It was a relief to actually start our expedition down Titan, Britain’s deepest cave shaft. It was an even bigger relief when our leader Tim announced the plan.
“I think we should ascend back up the ropes once we reach the bottom, rather than doing the Titan through trip”.
“Thank god for that,” I said.
I’d been fretting all week about swimming through freezing underground lakes and squeezing through tight passages.
Harnesses over waterproof suits, thick socks inside wellies, the five of us headed across fields laden with big bags of rope and smaller ones of flapjack, flasks of tea and spare clothes.
We gaped in awe as Tim unlocked and swung open the metal door to reveal the first shaft. It was like staring down a long gun barrel carved of rock. A 170ft abseil and a crawl through knee-deep water along a horizontal passage lead to the edge of the 460ft Titan shaft proper. My feet were sodden already, but I hardly noticed.
“How’s it looking Andy?” shouted Ed somewhere behind me.
“Insane,” I said.
It was a team game from the outset. I fed out the rope to Tim who tied it to steel bolts fixed to the rock before vanishing into the void. His large shadow projected on to the curved wall opposite.
“Ok,” he yelled eventually.
I set off. The fear of now being suspended by a single piece of rope dissipated as the beam of my light illuminated a weird jellyfish-like calcification, wet, glistening, with dangling stone tentacles. It seemed to take an age to reach Tim.
“Watch those giant blocks they’re loose,” he warned.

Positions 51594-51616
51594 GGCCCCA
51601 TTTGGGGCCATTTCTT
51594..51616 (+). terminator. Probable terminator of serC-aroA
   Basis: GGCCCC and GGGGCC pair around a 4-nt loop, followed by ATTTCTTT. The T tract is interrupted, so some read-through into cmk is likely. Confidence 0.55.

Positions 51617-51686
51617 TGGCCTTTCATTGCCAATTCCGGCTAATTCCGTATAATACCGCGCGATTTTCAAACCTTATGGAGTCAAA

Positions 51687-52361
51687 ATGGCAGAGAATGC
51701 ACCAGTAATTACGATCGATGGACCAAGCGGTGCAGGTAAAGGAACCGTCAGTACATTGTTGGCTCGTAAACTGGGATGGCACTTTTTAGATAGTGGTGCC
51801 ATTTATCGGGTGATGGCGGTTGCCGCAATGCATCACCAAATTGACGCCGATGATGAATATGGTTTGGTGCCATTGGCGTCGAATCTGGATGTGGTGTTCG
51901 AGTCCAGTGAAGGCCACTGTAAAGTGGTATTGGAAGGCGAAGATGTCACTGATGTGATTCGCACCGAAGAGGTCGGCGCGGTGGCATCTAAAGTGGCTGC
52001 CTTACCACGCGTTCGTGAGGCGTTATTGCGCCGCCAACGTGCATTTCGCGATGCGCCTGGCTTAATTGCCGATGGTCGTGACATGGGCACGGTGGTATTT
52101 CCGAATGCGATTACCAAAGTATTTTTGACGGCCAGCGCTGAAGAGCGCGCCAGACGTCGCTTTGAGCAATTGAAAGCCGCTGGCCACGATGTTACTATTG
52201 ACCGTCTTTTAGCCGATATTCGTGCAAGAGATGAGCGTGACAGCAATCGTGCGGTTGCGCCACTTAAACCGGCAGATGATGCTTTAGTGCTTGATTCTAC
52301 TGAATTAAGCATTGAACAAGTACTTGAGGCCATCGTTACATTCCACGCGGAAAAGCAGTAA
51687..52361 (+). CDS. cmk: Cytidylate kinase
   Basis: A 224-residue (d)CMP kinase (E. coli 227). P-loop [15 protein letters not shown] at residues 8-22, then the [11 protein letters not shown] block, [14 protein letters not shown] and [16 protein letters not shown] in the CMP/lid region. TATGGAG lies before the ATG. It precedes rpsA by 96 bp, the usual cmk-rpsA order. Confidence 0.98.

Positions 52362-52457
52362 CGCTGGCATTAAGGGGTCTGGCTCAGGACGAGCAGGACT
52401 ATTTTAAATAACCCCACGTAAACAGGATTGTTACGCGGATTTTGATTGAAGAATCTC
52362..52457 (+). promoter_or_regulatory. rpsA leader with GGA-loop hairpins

I clipped into safety next to Tim.
“This is the halfway point, known as the Event Horizon,” he said. “Right I’ll crack on with the next abseil.”
Above me, the lights of Ed, Jon and Ross were pinpricks in the black. Below me, Tim’s light flickered on the wall. If something happened to one of us in here, we’d have to sort it out ourselves (there is no mobile reception whatsoever). I’d experienced this isolation before as a coalminer and when pioneering ascents on remote Himalayan peaks. In both situations the chance of rescue was negligible. For this reason, the Titan feels very committing too.
When Ross, the last one, joined the rest of us on the bottom, we congratulated each other, laughing nervously, aware of the huge climb back up ahead of us. Before setting off, we turned off our lights for a few moments and experienced utter blackness. It would take each person at least an hour to climb back up the ropes using jumars.
The magnificence and scale of the place was awesome and helped take my mind off the brutal physical effort. At half height, back at the Event Horizon, Tim encouraged Jon and I to explore a side passage while the others continued up. We set off along a spectacular horizontal slot over a series of awkward steps against a tide of crystal clear water.
“I’m not sure about this,” Jon said at the second step.
“Let’s go a bit further,” I enthused.
At the end of the passage, untouched delicate straw stalactites hung from the ceiling. Then the slot faded to a hole just two feet high.
“That is the stuff of nightmares,” I said, stopping abruptly.
“Yes, I don’t fancy that,” Jon concurred.
Hardcore cavers would have continued into another chamber, but I had reached my own goal and, stunned by Titan’s natural splendour, ascended the next two ropes deeply relaxed, despite the burning ache in my arms and rods of water bouncing off my helmet.
We had been down the cave for seven hours. Popping my head back out into the light, warmed my heart – the green of the grass, the sunlight filtering through a bank of cloud towards Manchester. It was the same sense of relief I’d felt every day as a miner, emerging from the cage after a shift underground.
The entrance is locked and covered by a steel lid. A few feet away it is hardly noticeable, with little evidence of what lurks beneath. Cows graze. The five of us shook hands, smiling, then coiled up our ropes.
“We must do the through trip next time,” Tim said.